Recipe Post: Vegan Mozzarella Stix

Yesterday, I accomplished a culinary feat. Checked off a personal goal. Realized a dream.

Since we went vegan, my partner and I have missed a lot of the junk food we used to crave. We strive to be healthy plant-based eaters, which sounds like it should be easy, but our propensity to munch on carb-heavy meals and fattening snacks (like french fries — my most serious weakness) sometimes gets in the way. We’re only human. We’re trying.

But one deep-fried snack we’ve missed in particular is mozzarella sticks: ooey, gooey, crispy, yummy. In college, there was an on-campus delicatessen open until 4 a.m. on weekends that served heaping, grease-stained paper bags full of mozzarella sticks. They were awesome. My friends and I would inevitably end up there after we went to the bar and would buy several bags, chow down on mozzarella sticks, then stumble back to our respective dorms and apartments to sleep off the alcohol and awful food.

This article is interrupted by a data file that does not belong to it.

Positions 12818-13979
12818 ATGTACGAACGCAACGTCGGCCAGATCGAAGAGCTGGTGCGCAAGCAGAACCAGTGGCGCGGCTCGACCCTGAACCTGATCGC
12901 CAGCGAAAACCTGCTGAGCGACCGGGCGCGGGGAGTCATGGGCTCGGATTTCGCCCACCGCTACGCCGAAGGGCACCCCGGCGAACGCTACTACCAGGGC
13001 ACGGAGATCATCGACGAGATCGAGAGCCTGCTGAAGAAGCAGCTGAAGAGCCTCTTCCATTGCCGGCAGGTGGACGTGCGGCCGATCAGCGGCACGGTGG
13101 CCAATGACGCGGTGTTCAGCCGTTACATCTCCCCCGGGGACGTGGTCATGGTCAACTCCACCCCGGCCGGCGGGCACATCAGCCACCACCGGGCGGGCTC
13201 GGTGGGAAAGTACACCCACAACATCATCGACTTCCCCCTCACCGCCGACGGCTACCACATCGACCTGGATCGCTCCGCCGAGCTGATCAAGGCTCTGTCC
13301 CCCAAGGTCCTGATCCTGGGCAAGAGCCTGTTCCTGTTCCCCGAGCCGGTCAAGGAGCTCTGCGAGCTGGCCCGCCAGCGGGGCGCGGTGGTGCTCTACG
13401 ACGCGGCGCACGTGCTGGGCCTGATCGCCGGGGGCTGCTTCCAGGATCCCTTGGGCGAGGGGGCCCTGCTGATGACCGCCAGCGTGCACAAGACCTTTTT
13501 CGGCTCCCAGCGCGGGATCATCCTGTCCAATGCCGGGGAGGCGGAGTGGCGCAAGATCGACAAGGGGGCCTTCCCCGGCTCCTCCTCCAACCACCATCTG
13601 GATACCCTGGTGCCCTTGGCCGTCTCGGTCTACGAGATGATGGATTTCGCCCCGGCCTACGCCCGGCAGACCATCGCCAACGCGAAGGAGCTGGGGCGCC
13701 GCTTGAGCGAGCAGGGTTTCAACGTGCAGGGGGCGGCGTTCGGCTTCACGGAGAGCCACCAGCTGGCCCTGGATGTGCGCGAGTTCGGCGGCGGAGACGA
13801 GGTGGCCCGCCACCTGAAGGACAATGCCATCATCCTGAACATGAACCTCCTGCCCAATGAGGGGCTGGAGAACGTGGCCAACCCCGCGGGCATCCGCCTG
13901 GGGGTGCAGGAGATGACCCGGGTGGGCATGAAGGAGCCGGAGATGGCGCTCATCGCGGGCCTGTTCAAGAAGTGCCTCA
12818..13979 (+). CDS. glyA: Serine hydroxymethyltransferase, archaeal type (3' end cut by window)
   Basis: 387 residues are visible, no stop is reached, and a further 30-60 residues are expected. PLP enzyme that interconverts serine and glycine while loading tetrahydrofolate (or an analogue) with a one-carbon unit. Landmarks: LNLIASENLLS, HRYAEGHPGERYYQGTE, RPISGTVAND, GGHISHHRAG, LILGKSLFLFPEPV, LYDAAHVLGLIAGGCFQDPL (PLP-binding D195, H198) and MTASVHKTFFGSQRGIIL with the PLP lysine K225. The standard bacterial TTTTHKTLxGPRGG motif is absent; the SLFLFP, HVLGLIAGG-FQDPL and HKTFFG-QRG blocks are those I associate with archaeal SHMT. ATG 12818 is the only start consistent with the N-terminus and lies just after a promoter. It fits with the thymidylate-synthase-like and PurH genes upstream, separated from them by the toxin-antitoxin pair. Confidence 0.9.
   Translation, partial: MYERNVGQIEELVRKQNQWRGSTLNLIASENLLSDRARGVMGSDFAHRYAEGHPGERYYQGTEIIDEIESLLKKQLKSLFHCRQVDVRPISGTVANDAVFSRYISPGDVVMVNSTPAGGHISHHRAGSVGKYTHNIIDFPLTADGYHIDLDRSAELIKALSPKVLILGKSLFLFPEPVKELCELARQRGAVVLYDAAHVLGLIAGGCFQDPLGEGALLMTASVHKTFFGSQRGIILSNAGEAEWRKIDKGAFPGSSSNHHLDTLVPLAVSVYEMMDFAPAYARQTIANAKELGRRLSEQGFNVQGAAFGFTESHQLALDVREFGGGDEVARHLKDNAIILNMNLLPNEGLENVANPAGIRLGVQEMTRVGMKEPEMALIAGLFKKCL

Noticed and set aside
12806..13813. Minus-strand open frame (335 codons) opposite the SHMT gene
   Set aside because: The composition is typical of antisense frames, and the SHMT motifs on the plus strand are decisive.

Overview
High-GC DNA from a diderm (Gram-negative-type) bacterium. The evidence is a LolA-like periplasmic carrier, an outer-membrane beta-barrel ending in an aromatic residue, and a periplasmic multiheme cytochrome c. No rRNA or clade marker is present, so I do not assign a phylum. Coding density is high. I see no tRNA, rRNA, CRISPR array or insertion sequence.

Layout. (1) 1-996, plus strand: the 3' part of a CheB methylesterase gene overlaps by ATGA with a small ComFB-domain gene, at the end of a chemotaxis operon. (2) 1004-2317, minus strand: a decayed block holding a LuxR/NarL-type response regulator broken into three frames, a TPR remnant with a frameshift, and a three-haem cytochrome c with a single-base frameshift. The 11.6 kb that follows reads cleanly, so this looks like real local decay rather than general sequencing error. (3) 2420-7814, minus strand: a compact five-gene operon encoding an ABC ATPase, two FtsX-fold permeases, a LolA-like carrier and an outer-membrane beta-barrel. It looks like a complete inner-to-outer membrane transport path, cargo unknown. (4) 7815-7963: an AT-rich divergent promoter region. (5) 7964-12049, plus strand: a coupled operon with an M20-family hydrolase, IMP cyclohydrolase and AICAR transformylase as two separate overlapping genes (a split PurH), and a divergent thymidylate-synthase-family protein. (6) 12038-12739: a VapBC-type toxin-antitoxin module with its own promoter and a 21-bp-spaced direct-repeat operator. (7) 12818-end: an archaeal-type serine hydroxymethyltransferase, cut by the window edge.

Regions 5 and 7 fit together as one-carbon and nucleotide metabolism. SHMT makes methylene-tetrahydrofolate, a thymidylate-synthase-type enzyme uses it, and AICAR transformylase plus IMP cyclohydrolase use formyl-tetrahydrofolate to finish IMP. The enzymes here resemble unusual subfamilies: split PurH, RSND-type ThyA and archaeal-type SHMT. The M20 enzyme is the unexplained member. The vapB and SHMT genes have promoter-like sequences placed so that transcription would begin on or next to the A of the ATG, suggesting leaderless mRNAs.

My partner and I have had a lot of conversations about trying to make vegan mozzarella sticks at home. Years ago, my mom and I would have the same conversations about making non-vegan mozzarella sticks. My mom could never figured out how to bread the cheese so it wouldn’t fall apart in the deep fryer. My partner and I lack a deep fryer, which always seemed necessary to the project. And until Follow Your Heart released the VeganEgg earlier this year, attempts at breading for the purpose of frying didn’t really go our way.

Yesterday, everything changed.

In the last several weeks, I’ve been dreaming almost exclusively of onion rings. Unfortunately, those do not make an appearance in this post. Sorry. But my partner suggested that instead of making onion rings (using the argument that without some type of fryer, they wouldn’t get that big, airy crunch that’s so necessary), we could buy some FYH mozzarella and make mozzarella sticks instead.

So we did.